Fundamentally, there are three main ways of how aid is given, they are bilateral aid (direct country to country), multilateral aid (country to World bank to country) and NGO aid (aid given by Oxfam, Red Cross etc non government organizations). Food aid could also be split into long term and short term, depending on the situation and the need.
Recently, cyclone Nargis hit Myanmar on the 2nd of May, a poor LEDC in Asia. Their infrastructure is poor and housing was appalling, resulting in deaths of over 80,000 people, and two million survivors waiting for food aid/shelter. Food aid was given by NGOs (Red Cross) and other MEDC governments, as a short term solution to the hungry survivors. This short term form of aid isn’t going to benefit the rich MEDCs much, except getting rid of it’s excess food supply in their own markets. However LEDCs receiving aid will benefit, their people will be better fed, meaning more nutrients and balanced diet. There will be free or very cheap cheap in a great variety, many of them new (e.g. chocolate, biscuits, bread) to the poor people who never anything other than their one or two staple commodities. North Korea on the other hand, receives long term food aid, due to political reasons. North Korea itself has absolutely no ability to farm enough food to feed its population, and would suffer a huge famine. The USA doesn’t want North Korea to develop it’s nuclear weapons, hence gave it food aid for many years, as a political exchange.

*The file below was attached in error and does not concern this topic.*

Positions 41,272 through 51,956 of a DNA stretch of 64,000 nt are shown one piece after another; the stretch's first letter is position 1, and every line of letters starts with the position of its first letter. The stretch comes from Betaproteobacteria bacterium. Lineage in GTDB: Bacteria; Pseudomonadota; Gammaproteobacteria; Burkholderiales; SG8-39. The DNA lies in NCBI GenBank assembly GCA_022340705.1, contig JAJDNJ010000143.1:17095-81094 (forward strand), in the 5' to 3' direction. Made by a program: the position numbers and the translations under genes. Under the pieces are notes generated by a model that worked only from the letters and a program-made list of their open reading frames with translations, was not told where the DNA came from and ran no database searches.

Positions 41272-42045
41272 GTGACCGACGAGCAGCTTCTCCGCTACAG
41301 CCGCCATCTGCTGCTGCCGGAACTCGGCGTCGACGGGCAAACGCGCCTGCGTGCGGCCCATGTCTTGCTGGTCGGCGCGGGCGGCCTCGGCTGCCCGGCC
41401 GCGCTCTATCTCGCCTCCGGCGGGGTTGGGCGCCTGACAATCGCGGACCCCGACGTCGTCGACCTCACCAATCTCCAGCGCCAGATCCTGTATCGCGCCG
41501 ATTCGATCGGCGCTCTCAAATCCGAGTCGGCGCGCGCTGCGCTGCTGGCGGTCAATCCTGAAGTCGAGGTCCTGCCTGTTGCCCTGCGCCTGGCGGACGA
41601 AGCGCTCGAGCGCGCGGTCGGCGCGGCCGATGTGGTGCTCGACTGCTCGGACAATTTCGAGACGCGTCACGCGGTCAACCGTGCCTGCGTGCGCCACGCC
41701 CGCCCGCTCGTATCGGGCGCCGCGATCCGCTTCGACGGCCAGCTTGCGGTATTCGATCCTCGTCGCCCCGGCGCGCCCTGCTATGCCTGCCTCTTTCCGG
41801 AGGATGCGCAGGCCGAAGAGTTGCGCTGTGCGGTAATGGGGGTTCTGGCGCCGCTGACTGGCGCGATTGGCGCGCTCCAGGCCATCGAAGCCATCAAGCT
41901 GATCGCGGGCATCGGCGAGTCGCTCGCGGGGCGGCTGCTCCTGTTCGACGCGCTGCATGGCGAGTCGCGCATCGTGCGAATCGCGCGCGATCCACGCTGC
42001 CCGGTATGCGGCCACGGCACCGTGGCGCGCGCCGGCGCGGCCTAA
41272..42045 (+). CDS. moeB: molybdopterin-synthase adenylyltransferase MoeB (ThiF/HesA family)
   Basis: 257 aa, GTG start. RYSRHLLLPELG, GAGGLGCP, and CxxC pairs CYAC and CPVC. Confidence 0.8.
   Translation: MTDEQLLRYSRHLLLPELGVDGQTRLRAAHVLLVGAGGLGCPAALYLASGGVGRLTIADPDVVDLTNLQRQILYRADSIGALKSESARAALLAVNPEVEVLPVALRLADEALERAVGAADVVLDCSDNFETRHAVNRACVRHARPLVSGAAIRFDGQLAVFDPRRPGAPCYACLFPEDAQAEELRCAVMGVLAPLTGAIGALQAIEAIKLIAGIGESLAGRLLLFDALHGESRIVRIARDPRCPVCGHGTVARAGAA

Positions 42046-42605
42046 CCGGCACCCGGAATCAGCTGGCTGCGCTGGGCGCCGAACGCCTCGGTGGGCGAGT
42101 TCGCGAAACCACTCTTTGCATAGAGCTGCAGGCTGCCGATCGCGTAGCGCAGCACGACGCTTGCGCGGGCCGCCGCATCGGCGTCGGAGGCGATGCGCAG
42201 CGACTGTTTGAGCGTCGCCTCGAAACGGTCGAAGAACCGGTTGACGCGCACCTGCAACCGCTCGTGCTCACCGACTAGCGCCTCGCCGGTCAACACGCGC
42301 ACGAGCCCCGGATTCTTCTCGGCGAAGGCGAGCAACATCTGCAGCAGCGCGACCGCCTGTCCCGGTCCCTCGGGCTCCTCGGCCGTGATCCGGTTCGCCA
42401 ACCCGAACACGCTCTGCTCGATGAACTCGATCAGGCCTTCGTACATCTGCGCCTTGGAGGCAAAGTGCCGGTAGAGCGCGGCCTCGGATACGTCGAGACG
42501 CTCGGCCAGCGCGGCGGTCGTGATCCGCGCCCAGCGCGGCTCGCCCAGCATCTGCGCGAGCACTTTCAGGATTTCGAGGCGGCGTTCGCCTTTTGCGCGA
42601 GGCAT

Food aid has it’s advantages and disadvantages to both donor (MEDC) and it’s recipient (LEDC). The MEDCs can control it’s own food prices by dumping the excess food to the LEDCs in the form of aid, in the meantime earning reputation in the international community to be ‘generous’ and ‘helping’. Aid has also become a good tool of advertising it’s own food, taking Nigeria as an example: people in Nigeria first got a taste of wheat in the form of food aid, people liked it and quickly became a popular,...
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